David Petraeus has long been praised as one of the greatest military leaders of our time, "on a par in popularity with Colin Powell and Norman Schwarzkopf and arguably more skilled than both of them," says Doug Mataconis at Outside the Beltway. The four-star general is credited with pulling Iraq back from the brink of all-out civil war, turning the tide in Afghanistan with President Obama's surge of 30,000 troops in 2009, and developing the counter-insurgency strategies that have become a new U.S. standard of warfare. But was it all a big ruse? After Petraeus' CIA career abruptly ended last week when he admitted to an extramarital affair — and as more strange details continue to emerge about the scandal — the media is beginning to question whether Petraeus' military brilliance is really just a myth. Was he overrated?
Obviously, there is a chasm between man and myth: The reason that Petraeus — whose name was floated as a possible candidate for president — was given such high praise even among non-military members of government, says Mataconis, is that he, "or at least his staff, was running a very sophisticated public relations campaign that helped to perpetuate the media myth." In essence, they "created an environment where the reporters covering him came to believe the myth rather than question it." This isn't to say that Petraeus was a bad general. "The evidence to the contrary on that point is far too voluminous to ignore." But it should've been clear that the man didn't measure up to the myth. "They never do, after all."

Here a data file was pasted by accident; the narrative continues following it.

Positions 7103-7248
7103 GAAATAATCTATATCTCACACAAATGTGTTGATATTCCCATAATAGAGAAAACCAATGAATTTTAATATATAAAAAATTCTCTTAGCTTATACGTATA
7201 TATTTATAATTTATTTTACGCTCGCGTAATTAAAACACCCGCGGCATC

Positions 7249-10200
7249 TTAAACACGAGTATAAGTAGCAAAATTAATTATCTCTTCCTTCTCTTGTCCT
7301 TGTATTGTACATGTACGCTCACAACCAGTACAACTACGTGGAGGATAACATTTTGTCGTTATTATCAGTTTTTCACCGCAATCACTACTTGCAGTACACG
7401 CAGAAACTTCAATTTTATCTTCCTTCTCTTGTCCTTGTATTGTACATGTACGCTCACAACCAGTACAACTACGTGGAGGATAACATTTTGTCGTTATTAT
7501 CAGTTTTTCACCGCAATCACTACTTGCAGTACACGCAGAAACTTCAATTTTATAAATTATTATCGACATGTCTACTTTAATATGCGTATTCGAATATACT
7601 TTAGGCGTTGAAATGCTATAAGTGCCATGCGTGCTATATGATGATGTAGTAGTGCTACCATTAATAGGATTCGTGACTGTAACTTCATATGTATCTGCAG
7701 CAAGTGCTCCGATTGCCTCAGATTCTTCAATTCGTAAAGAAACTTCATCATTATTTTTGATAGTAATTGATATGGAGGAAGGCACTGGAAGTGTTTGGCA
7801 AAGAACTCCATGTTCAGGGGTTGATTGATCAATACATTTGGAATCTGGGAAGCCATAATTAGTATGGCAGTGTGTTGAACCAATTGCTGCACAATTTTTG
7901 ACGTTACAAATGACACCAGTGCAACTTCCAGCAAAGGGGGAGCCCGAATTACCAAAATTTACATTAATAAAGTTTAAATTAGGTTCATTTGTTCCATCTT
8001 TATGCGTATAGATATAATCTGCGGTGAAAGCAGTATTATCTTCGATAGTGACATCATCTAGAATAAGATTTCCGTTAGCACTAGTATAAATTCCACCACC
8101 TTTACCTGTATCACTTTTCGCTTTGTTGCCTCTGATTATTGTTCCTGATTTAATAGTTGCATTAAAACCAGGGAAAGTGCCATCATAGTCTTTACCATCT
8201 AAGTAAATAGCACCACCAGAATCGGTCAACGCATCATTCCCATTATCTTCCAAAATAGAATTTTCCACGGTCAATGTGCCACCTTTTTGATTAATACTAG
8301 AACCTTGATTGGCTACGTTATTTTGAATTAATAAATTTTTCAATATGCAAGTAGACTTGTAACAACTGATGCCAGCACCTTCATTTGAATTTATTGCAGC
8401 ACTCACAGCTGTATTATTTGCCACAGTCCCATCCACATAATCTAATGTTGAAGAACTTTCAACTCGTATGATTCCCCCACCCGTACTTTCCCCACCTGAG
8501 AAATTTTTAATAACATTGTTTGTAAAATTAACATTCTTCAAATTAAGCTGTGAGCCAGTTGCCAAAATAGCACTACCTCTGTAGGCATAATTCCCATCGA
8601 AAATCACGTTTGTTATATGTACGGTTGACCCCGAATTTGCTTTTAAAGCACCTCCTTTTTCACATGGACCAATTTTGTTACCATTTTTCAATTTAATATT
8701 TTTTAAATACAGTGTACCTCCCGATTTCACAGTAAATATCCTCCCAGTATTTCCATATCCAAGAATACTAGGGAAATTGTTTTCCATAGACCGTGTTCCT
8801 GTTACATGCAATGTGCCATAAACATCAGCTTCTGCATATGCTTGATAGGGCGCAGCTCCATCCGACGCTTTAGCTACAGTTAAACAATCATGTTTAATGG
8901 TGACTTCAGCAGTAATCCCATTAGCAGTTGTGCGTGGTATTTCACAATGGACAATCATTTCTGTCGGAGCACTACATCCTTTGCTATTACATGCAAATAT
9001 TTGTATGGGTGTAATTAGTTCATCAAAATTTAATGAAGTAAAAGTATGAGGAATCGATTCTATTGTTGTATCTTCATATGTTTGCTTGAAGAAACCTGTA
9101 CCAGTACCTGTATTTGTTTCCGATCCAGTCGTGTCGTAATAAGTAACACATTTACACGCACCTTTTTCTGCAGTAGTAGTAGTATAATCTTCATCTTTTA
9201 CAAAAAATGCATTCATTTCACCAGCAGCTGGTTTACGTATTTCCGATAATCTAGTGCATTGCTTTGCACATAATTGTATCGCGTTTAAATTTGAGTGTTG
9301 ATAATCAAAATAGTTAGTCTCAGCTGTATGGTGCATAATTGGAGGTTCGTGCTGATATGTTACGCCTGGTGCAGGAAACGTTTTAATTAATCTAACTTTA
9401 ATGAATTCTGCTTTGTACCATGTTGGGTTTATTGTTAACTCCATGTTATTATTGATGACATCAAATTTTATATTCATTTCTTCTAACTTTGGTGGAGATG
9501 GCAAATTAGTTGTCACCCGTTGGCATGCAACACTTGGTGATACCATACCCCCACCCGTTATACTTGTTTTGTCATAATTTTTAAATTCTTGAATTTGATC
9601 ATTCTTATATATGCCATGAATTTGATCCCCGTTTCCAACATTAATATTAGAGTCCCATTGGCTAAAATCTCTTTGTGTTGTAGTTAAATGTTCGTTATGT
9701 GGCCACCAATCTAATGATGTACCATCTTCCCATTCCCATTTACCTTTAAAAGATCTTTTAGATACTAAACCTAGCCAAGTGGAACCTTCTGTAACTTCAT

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And he was hardly morally superior to us: Let's be frank, says No More Mister Nice Blog: "Ultimately what's going on is just sex." This is a case of lustful people behaving less than admirably. We've seen it before with powerful men. (I'm looking at you, Bill Clinton, Newt Gingrich, and John Edwards.) In Petraeus' case, we're dealing with someone who we were led to believe was "morally better than we are. We're naive if we believe that." Clearly, Petraeus was no hero.
Hold on. His professional record speaks for itself: Obviously, Petraeus "showed bad judgment" in his personal life, says Trudy Rubin at The Philadelphia Inquirer. But his affair doesn't change what he did for our country, or how qualified he was to run the CIA. The counterinsurgency strategy he promoted in Iraq "prevented an even more grisly civil war and ended the heaviest fighting." At a time when "the CIA is crucial in anti-terrorism operations," and Petraeus is so knowledgeable on Afghanistan, Pakistan, Africa, and the Middle East, "should the country lose his skills?" I yearn for the days when "national leaders were judged on performance."
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